Your comfort zone

Stepping out of your comfort zone is one of those phrases that is bandied around a lot, “Life begins at the end of your comfort zone” and so on. Of course, it’s all very true! Life is better when you move away from the norm. However, when every hour of every day is spent outside of your comfort zone – simply just getting around and finding food – it can become draining, Mentally and physically exhausting. Therefore, it takes an even bigger leap of faith to keep on going further from your comfort zone to where the wonderful stuff lives.

Persevere, making sure you are aware of your mental and physical health, but get out there and make your life your own.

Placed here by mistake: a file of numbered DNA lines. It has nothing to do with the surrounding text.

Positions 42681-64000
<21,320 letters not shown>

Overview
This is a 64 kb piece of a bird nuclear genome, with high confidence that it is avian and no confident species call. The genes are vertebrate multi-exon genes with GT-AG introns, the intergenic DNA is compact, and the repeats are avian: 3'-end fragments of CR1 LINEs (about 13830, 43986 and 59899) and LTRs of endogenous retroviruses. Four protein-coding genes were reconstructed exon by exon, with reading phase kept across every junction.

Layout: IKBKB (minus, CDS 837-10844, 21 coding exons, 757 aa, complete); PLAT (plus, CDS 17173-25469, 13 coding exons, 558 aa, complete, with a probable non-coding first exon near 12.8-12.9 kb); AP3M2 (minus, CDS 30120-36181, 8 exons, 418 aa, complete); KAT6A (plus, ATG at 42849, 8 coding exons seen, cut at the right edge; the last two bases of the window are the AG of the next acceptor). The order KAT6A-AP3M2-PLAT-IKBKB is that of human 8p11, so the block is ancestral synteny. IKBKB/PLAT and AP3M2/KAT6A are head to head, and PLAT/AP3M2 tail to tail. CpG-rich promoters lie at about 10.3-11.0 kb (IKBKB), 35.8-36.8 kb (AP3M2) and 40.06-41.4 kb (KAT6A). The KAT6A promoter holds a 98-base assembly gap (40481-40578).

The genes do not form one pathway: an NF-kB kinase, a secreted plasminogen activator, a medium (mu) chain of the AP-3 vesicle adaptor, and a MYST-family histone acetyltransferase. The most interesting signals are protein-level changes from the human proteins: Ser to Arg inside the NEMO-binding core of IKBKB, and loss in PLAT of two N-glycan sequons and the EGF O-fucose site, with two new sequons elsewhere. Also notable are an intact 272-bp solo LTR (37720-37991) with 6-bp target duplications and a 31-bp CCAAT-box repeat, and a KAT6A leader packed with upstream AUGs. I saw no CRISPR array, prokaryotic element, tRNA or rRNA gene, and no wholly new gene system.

As you move outside of your comfort zone, what was once the unknown and frightening becomes your new normal.
Robin S. Sharma

The great thing about being proactive is the sense of achievement it gives you. When you set out to do something – however small – and you manage it, then it gives you a true sense of worth. This is particularly relevant if you’ve moved overseas to a place where you have little sense of purpose in the early days other than supporting your partner in their new job or your children in their carefree child’s life.

So, these kinds of tasks will improve your own sense of self-esteem and confidence. Moreover, they will help you settle much more quickly in your new country.